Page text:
Some Tricks to Deal with Stress and Anxiety




Anxiety disorders now affect around 1 in 5 adults in America. Anxiety seems to be on the rise in the West, with millennials now being called the most “anxious” generation (Newman, 2018). The American Institute of Stress website reports that the leading cause of stress, far and away, is occupational, with stress induced by job security skyrocketing in recent years.

A 2013 study reported that 60 to 80% of all primary care physician visits may be stress related (Nerurkar et al., 2013). Stress not only takes its toll on health, it also affects the economy. Stress-induced anxiety at work reduces productivity and increases absenteeism, which may together be costing the U.S. economy $300 billion a year (Mohney, 2018).

Such facts spotlight the importance of managing your state of mind. There are many approaches to this, from mindfulness and meditation to different forms of prayer, as well as a plethora of state-control techniques from psychology, therapy, coaching, and change work.

In the 1970s, Virginia Satir, the creator of family therapy, discussed the concept of a personal psychological “energy gauge,” accompanied by the feelings that both provide and drain your energy (Satir, 1978).




In the 90s, work from the Harvard Negotiation Project introduced the concept of “Conflict House” (discussed here), which stressed the importance of maintaining curiosity as a general outlook and attitude (Stone, Patton, & Heen, 1999).

This is echoed in Larry Senn’s (2017) concept of “The Mood Elevator,” a metaphor about staying on the upper floors of your psychological building, again with staying curious as a key concept.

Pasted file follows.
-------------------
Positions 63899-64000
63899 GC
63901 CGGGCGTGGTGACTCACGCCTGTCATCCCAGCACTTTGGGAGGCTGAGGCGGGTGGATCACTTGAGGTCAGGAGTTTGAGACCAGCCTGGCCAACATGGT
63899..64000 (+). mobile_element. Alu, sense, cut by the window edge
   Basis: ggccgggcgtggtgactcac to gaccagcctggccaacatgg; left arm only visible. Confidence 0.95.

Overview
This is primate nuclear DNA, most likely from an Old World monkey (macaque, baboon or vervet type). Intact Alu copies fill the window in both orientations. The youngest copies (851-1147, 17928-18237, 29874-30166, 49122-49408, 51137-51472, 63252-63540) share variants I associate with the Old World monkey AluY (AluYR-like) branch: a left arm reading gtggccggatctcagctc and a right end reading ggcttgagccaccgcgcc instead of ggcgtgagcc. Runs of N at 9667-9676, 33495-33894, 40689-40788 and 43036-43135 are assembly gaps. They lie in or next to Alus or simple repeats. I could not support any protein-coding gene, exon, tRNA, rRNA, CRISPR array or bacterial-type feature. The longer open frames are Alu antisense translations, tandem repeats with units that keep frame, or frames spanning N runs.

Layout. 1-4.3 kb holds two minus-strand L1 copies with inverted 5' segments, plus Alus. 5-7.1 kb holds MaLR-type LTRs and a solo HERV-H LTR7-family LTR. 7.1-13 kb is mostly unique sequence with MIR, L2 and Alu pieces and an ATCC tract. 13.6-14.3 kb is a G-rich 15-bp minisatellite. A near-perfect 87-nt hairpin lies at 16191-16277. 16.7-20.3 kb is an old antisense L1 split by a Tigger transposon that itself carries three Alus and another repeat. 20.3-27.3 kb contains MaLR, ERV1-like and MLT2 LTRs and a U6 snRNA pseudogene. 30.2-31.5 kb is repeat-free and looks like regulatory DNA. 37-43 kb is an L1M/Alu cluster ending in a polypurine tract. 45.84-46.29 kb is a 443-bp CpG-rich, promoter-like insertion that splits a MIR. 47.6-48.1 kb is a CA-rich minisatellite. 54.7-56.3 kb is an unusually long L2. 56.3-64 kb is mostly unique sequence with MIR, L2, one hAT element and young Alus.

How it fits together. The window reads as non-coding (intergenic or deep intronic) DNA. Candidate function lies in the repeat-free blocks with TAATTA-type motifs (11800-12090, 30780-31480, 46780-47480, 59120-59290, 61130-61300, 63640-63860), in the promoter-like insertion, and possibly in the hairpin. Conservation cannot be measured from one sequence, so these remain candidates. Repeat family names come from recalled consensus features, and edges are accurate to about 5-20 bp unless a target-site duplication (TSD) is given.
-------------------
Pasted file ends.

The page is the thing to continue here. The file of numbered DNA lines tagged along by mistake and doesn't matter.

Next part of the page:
When you’re feeling stress or anxiety strongly, whether in a meeting, before a presentation, or whatever, the first thing you need to do is improve your ability to quickly notice the state you are in. The sooner you deal with it, the easier it will be. (As orthodox monks used to say, strike the serpent’s head the second it passes under the door.)

Concepts like Conflict House and The Mood Elevator are good metaphors to help increase your state awareness. These can be accompanied by specific techniques to help manage your state. Let’s talk about six techniques I teach in my coaching class.

  1. Bilateral stimulation
  2. Quick coherence
  3. Attend to the periphery
  4. Step out of yourself
  5. Change your self-talk
  6. STOPP!

Bilateral Stimulation

The moment you realize you’re feeling anxious, stop and rate the feeling on a scale of 1 to 10. Grab something small, like a pen or a water bottle, and start passing the object back and forth, from hand to hand, crossing your vertical middle line with each pass. (This is what makes for “bilateral stimulation.”)




Keep one hand in front of you and swing the other out to your side as you pass the object back and forth, back and forth. Take a deep breath and think of what was bothering you, focus on how your feel, and again rate the feeling on the same scale of 1 to 10.

Repeat until your anxiety is diffused (or defused!). This crossing of the center line may have a similar effect as EMDR (Eye Movement Desensitization and Reprocessing).


Quick Coherence

This one is based on heart coherence research done by the HeartMath Institute. With this technique, when you realize you’re feeling anxious or stressed, focus your attention on the area of your heart. This sounds weird, but pretend your breath is literally flowing in and out of your heart.